Click HERE to view. 

Collecting Bee Friendly Wildflower/Flower Seeds
or Taking Cuttings

Help develop local bug friendly flora and wildlife in the community woodland and orchard.

If you have wildflower seeds or plants you would like to donate please get in touch with us.   EMAIL

CLICK HERE for a video link showing how to collect seeds but please only take a fraction of the seeds. You can also  add wildflowers to your garden or have an area devoted to wildflowers in your garden.

Buy wildflower seeds for garden use at Plantlife or other suppliers. 

Robert Crocker, Glebe Farm *

Making Hay

With the exception of the last day of the month, when the temperature briefly hit 35.5 C, July has seen the return to normal, English, summer weather. A good rain once a week, pleasant temperatures and intermittent cloudy skies, have restored the parched pastures to lush green.

July is traditionally the month for making hay. Most of the wildflowers have set seed and ground nesting birds have reared their first clutch of chicks. Young deer (fawns) and young hare (leverets) no longer sit tight and fall prey to the mower; but move at the first close encounter. Nevertheless, as the pastures are a seething mass of life, great care is needed. The mower is set to leave sufficient stubble, allowing the blades to pass over the ‘runs’ of small mammals. As the grass lays down behind the mower, a multitude of tiny frogs and grasshoppers adjust to their changed habitat. For those creatures not small enough to pass under or over the mower blades, their fate is down to the vigilance of the tractor driver. Speed is of the essence; but mowing is a job that needs to be done slowly. Regular halts are needed to allow the occupants of the meadow to move to safety.  A hen pheasant follows her instinct and leads her chicks away from the passing mower but, into the remaining standing grass. As she finally pops out, ten chicks follow…my eyes genuinely ache after several hours of peering into the crop for signs of wildlife.

I leave islands of uncut grass, picking out patches of late flowering bird’s-foot trefoil, clover, wild carrot or devil’s-bit scabious. This allows the pollinating insects an oasis, whilst giving cover to hares and young chicks. A buzzard, a pair of kites and a lone kestrel position themselves at strategic points around the field…looking for a meal. Once cut, the grass is left to wilt for a day before spreading it out (tedding) to allow the sun and wind to dry it from grass to hay, the sweet aromatic smell is a delight and, in winter, when the bales are opened, it is an evocative reminder of summer.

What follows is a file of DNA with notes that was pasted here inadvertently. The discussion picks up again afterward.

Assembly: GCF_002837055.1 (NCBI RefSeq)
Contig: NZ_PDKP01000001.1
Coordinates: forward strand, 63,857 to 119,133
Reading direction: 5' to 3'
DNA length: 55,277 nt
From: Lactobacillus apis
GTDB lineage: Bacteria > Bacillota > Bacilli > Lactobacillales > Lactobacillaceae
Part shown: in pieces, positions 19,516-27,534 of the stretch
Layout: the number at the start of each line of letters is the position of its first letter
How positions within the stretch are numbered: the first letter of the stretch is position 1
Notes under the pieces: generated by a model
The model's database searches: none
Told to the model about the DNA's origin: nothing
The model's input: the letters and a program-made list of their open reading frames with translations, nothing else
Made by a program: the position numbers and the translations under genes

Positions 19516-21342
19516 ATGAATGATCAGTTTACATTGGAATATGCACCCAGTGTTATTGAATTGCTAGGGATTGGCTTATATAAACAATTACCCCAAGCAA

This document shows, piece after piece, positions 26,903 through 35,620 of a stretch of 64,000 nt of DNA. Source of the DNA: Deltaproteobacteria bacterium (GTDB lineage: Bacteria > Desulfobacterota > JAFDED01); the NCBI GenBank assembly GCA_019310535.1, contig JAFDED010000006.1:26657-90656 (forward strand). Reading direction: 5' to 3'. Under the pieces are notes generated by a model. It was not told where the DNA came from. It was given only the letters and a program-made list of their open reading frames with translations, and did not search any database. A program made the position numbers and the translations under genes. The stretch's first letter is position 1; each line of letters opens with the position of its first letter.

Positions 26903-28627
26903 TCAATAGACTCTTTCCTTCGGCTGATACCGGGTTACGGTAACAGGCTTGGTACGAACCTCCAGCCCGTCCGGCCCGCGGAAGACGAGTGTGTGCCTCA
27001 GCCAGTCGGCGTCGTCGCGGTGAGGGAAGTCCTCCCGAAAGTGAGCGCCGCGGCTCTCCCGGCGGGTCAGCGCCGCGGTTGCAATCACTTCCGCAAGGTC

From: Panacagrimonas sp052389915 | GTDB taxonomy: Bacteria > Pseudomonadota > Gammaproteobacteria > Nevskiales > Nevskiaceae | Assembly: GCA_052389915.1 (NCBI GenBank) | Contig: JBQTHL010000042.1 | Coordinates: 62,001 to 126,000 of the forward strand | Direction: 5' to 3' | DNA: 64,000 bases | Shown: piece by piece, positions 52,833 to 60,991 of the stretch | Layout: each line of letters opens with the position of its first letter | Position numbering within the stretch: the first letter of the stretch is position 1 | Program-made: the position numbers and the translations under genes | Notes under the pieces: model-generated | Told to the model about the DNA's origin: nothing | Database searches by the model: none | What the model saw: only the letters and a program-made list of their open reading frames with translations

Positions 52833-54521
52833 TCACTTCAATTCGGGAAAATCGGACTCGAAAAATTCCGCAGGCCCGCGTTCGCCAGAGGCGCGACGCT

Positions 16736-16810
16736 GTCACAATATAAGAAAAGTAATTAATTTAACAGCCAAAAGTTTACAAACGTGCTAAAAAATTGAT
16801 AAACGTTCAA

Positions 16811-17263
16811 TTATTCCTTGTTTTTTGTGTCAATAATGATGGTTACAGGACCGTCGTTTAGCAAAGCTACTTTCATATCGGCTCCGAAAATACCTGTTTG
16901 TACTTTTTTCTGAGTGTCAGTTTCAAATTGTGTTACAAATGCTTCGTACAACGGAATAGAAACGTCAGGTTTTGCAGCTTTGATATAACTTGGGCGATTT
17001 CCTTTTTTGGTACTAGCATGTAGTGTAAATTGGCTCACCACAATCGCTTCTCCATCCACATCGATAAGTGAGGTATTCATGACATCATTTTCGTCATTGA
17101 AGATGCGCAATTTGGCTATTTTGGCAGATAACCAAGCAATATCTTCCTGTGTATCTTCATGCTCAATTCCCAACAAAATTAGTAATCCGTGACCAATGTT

A large, male fox saunters along the hedgerow, stopping to delicately pick blackberries. The cows reach over the electric fence with their long tongues, to feed on crab apples and sloes (which are in abundance this year) Organic farming creates tantalising habitat for wildlife… modern machinery, however, continues to become bigger and faster, removing or disturbing habitat in the blink of an eye so, field margins, large hedgerows and unharvested areas are essential, to keep the balance. Many of our boundary hedges are ten feet tall and at least as wide.
The spring oats are ripening, and the cows are milking well. Their calves tuck into the garlic licks, which are intended to make the cattle less appealing to flies. I am not convinced it works, but the cattle enjoy the taste! Brian, the lame bull, has been out of action for five weeks but, is clearly feeling better. The introduction of six maiden heifers (young cows yet to bear their first calf) attracts his attention.